Homebuilder sentiment in the US dropped a fourth month to the lowest since December, an update released on Thursday showed.
It’s been a roller coaster for builders. Sentiment fell every month in 2022 as the Fed dialed up the most aggressive rate-hiking campaign in a generation and buyers struggled with an increasingly onerous affordability calculus.
Things turned around in 2023 when a dearth of resale inventory left new construction as the only option for anyone not priced out of the housing market. Sentiment rose for seven straight months.
Then, in August, a renewed selloff at the long-end of the Treasury curve drove mortgage rates through 2022’s highs, further burdening already stretched buyers. Sentiment has fallen every month since. Prior to November’s bond rally, mortgage rates were at new 23-year highs close to 8%.
NAHB Chairman Alicia Huey offered a familiar lament. “The rise in interest rates since the end of August has dampened builder views of market conditions, as a large number of prospective buyers were priced out,” she said Thursday.
“Moreover, higher short-term interest rates have increased the cost of financing for home builders and land developers, adding another headwind for housing supply in a market low on resale inventory,” Huey added.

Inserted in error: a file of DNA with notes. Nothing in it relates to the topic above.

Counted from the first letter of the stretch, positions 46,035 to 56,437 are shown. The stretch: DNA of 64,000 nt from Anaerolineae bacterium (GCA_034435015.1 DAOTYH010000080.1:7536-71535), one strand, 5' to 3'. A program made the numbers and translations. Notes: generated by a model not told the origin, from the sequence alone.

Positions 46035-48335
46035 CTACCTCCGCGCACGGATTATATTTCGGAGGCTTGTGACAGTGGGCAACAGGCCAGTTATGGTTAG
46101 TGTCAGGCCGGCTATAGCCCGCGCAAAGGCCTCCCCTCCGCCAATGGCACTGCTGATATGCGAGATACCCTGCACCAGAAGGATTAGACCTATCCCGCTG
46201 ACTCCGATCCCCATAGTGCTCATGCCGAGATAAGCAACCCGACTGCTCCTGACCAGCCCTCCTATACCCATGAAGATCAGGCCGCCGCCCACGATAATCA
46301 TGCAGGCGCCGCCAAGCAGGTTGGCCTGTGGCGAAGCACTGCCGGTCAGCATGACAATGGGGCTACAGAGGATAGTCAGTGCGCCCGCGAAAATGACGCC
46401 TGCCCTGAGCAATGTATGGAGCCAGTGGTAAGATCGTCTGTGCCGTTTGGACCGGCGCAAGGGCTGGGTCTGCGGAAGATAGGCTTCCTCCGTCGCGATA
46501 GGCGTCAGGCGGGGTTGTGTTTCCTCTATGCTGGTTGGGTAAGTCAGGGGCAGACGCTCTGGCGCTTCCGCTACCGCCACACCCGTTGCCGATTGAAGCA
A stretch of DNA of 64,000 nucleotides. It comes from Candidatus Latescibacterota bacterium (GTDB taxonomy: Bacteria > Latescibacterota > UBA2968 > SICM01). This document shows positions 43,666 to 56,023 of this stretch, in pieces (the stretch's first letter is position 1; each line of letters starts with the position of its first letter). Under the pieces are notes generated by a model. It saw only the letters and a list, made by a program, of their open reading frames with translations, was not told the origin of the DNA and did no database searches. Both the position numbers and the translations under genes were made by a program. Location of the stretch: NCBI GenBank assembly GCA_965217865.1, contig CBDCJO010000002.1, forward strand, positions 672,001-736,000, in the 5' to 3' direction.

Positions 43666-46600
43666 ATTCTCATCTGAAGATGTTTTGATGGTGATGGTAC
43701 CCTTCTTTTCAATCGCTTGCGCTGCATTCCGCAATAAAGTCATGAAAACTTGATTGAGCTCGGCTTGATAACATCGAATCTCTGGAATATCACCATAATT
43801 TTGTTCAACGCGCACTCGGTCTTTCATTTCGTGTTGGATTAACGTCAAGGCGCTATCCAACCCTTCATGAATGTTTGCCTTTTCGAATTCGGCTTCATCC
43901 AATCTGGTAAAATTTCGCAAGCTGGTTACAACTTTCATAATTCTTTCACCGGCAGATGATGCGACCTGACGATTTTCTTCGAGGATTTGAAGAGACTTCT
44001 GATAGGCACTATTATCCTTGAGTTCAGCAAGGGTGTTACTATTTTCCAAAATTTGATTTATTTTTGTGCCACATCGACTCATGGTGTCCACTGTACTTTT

The darkening mood among builders bodes poorly for housing starts, or at least it has historically.
This cycle is different in too many ways to count, but if past is precedent, builder sentiment should lead starts lower. An update on starts and permits is due Friday.
It’s not all bad news, though. This month’s bond rally pushed mortgage rates lower, which should bolster buyers at the margins, particularly given still scarce existing home supply.
“The 10-year Treasury rate moved back to the 4.5% range for the first time since late September, which will help bring mortgage rates close to or below 7.5%,” NAHB Chief Economist Robert Dietz remarked. “Given the lack of existing home inventory, somewhat lower mortgage rates will price-in housing demand and likely set the stage for improved builder views of market conditions in December.”
Fingers crossed. In an update published Thursday, Redfin’s Dana Anderson flagged the favorable CPI report. “Mortgage rates are declining partly because inflation is easing,” she said. “That means it’s almost certain the Fed won’t hike interest rates again this year — and they may start cutting rates earlier than expected.”